It all means that every deal is now being negotiated to within an penny of the clubs capabilities, and has led to a difficult window, and more importantly, a less than ideal pre-season for Marco Silva and his staff. Following the final pre-season friendly Silva stated that the players at his disposal are ready for the challenge ahead, but that the squad was not equipped with the necessary depth. Entering the week ahead of the big kick off with two senior centre-backs doesn’t seem to be from a lack of trying, there have been many links and reported discussions, but the club is in a weak negotiating position. Selling clubs know the need for a new central defender is extremely high, and will demand high fees. Fees the club cannot commit to due to walking a financial tightrope of their own making. 

The tightrope was so perilous, that when the opportunity to bypass paying a fee for Manor Solomon, the club took advantage of an upcoming FIFA ruling to land the Israeli winger on a one-year deal for effectively nothing. The cycle continues however, as Fulham will not see a financial return should Solomon decide his future lies elsewhere should he impress in West London. Even if The Whites survive, Solomon is due to return to Shaktar Donetsk, at which point he will be free to negotiate a free transfer with any club of his choosing, and join them upon the expiry of his current contract with the Ukrainian club in the winter. More likely, a club will negotiate a reduced fee with Shaktar for a player in the last six-months of his deal. Fulham’s negotiating position will again be weaker than their competitors, due to the desire to save on what was an already reduced fee.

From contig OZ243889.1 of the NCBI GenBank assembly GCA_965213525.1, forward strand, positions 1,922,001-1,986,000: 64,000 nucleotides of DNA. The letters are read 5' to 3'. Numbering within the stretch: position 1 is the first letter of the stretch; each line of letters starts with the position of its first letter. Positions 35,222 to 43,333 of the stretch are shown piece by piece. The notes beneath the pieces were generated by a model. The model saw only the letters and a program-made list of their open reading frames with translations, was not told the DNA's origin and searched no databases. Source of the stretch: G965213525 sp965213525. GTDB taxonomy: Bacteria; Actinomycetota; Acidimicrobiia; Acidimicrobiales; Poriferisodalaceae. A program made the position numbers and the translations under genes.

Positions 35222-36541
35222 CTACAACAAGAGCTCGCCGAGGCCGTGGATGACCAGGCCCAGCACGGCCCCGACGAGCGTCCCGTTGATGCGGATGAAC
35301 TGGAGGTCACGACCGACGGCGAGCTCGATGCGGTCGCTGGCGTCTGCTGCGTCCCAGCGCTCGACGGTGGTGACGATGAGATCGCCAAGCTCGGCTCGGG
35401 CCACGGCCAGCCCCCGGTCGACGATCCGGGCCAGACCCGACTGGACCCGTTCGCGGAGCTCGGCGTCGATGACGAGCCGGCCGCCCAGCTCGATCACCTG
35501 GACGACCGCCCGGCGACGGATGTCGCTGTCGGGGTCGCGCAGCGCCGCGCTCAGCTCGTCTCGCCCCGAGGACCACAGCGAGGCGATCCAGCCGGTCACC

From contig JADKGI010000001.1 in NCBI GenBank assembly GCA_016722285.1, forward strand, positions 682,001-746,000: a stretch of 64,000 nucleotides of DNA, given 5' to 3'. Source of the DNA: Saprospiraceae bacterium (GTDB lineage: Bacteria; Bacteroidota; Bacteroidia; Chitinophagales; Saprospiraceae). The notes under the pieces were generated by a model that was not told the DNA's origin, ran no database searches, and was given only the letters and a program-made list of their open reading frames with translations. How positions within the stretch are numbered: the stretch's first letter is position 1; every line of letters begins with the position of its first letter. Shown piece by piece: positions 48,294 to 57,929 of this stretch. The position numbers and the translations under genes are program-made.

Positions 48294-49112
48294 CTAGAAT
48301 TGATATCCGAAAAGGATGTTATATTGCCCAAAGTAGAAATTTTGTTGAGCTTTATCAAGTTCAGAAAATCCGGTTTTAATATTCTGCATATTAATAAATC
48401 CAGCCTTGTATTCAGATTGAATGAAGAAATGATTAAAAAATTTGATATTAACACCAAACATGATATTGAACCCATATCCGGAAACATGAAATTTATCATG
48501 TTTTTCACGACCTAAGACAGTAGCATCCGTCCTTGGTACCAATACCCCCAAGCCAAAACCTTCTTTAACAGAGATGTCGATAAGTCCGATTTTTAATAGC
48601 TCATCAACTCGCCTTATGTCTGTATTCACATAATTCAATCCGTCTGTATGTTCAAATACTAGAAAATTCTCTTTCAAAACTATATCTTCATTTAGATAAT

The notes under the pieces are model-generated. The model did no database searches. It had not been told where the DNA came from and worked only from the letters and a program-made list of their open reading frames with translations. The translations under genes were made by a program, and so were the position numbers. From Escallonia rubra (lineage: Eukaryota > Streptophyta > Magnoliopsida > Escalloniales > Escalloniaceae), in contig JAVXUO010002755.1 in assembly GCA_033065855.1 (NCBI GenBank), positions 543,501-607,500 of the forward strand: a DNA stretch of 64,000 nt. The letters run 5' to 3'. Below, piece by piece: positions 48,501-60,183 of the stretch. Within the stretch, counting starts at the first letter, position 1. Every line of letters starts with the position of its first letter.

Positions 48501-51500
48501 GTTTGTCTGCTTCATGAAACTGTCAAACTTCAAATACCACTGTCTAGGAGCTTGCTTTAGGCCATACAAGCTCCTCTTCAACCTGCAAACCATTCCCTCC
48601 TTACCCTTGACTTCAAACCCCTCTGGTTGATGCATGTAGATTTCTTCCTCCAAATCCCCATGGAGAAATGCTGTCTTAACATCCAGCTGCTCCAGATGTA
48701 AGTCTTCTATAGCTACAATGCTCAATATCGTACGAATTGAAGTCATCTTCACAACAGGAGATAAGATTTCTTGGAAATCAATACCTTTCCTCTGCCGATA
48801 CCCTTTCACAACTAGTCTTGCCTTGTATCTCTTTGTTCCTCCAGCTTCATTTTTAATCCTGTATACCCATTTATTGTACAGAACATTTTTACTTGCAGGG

The situation in Ukraine makes this deal a moral issue too. Capitalising on conflict in another country shows the club are willing to put finances before anything else, and it would appear that previous failings are influencing contemporary decisions. Beyond that, there is the questionable sponsor that will adorn the shirt this season. There isn’t much to know about W88 beyond the concerns of some reputable journalists. Sponsorship is a tricky subject because ultimately the club has to get the best deal possible. The truth is that in the current climate, the club can’t afford to be picky, and for some of the fan base, this is another blot on the copybook of the powers that be.

So much for the friendly, family club that many an opposing fan has a “soft spot” for. Fulham has never been the most successful, but the nature of the lab has always felt rather wholesome, even if that is used mockingly by others. Players of the past have mentioned it, pundits often refer to it, and fans take pride in it. When Fulham paid more than the was necessary to secure Antonee Robinson from Wigan in the wake of their relegation, they were generally lauded by fans of both clubs. We’re a long way from that now.